Leveraging the complexity of the laws of physics and chemistry not only helps us to explain the existence of black holes but also provides a broad basis for the fascination with topics related to astrophysics. Kenneth Schmitz has been interested in astrophysics and space travel for many years. Aged 33, he has been working at OHB as a satellite systems engineer for a good year. A holder of a doctorate in computer scientist, he talks in the latest part of our We.OHB. series bout his work at OHB as well as his dedication to promoting young talents and fascination with black holes. #weohbwednesday
There are hardly any computer specialists left on the employment market. Why did you decide to join OHB?
Dr Kenneth Schmitz: As a system integrator, OHB was potentially always a very interesting employer for me. At this company, we are working on challenging and complex projects that cover almost all facets of engineering. In addition, I had a very good gut feeling during the application phase. The handshakes I got here immediately felt sincere and authentic. So, I quickly realized that I really want to work at this company.
Did your gut feeling put you on the right track?
Yes, absolutely! I work a lot in the cleanroom and consider it a great privilege to be able to work directly on the satellite hardware. I keep regular contact with colleagues in software and hardware development and other disciplines to ensure that the desired progress is achieved. The big advantage of being at OHB is the freedom in which I can work here. Anyone who is ambitious and willing to experiment will be given an opportunity of moving beyond the specified limits of the job profile. I wanted to assume responsibility very quickly and was allowed to do this. Currently, I’m working in a small test team of six to seven people. I like the personal contact and it is extremely important for me to be able to use and promote the strengths of each team member individually. And if the atmosphere is right, you can also meet after work for a beer. This is not possible in this form everywhere.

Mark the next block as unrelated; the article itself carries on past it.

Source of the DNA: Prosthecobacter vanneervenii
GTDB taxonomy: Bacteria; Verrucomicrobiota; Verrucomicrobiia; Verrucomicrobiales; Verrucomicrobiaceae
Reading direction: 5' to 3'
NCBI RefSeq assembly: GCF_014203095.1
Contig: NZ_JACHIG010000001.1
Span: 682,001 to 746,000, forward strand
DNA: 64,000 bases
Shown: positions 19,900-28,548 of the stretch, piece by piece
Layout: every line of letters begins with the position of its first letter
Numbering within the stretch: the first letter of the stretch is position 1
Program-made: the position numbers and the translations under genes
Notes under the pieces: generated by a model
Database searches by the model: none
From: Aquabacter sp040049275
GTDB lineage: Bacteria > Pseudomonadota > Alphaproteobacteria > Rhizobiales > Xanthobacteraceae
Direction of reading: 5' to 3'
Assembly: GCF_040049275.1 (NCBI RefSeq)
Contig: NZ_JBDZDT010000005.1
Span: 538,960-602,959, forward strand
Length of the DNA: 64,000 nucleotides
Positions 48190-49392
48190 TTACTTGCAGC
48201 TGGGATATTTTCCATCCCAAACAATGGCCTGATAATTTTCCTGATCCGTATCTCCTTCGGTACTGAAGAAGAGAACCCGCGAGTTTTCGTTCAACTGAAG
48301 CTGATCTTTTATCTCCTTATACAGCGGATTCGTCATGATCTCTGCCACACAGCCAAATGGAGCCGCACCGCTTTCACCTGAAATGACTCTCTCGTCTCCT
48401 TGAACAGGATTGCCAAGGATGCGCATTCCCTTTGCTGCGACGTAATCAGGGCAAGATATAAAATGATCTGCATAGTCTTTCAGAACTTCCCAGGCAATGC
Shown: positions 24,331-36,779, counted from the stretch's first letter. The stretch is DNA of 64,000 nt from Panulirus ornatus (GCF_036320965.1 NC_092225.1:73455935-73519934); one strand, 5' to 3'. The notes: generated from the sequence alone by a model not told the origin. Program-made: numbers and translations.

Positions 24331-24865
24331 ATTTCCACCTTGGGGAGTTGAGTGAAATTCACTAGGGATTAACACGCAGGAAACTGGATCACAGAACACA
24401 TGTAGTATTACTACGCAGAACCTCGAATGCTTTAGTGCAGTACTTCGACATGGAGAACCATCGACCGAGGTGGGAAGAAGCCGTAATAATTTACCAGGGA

That’s right. A good team spirit is indispensable. How did you end up in space technology?
For me, there’s something rather Romanesque about space flight? On the one hand, it is the physics behind it that inspires me, but it is also the dimensions which we have to think in when we talk about space. When I first heard that a black hole in the center of the M87 galaxy had been mapped as a result of the interdisciplinary collaboration of many departments and I was able to understand the method that had been applied, that was a real milestone for me. In my opinion, space is the pinnacle of engineering and also a domain in which cooperation transcending geographic borders is necessary. Many of the developments in space are still in their infancy. I believe that we will soon be achieving things that we have so far barely dared to dream of. So, there are plenty of reasons for my long-term motivation. I also like to convey my enthusiasm for space travel and OHB in the outside world.
And what does that mean?
I’m passionate about developing young talent. I want to help OHB find well-trained young professionals. I am currently teaching a course in computer science at the University of Bremen on a voluntary basis. In this course, we are exploring applications that by their very nature are seen through the lens of space flight. What I notice is that the pressure on young people is increasing all the time nowadays and they need clarity at an early stage as to where the journey is headed. So, I would like to help them by extending a hand and accompanying them.
Perhaps some students will be new colleagues in the not too distant future ...
I would certainly be delighted to welcome them. When I started here at OHB, it was almost like a class reunion. I encountered many familiar faces that I knew from my undergraduate years or my doctoral studies at the German Research Center for Artificial Intelligence. The overall package is a good fit. The challenging tasks, the scope for quickly assuming responsibility, flexible working hours, our company fitness program, open communications – and: OHB is honest with itself. I’m someone who sometimes says what no one else dares to. And I can do this here. OHB is always open to development proposals.
Do you have a motto in life?
Of course. Continuing on from the previous question, it is “He who speaks will be helped.” And I will be speaking and listening a lot later on today as I’ve got a marathon of meetings lined up this afternoon.
Do you have an insider tip on how not to lose your concentration in lengthy meetings?
Coffee. Black, deep black coffee. If there were more caffeine, there’d be a black hole in my cup. (laughs)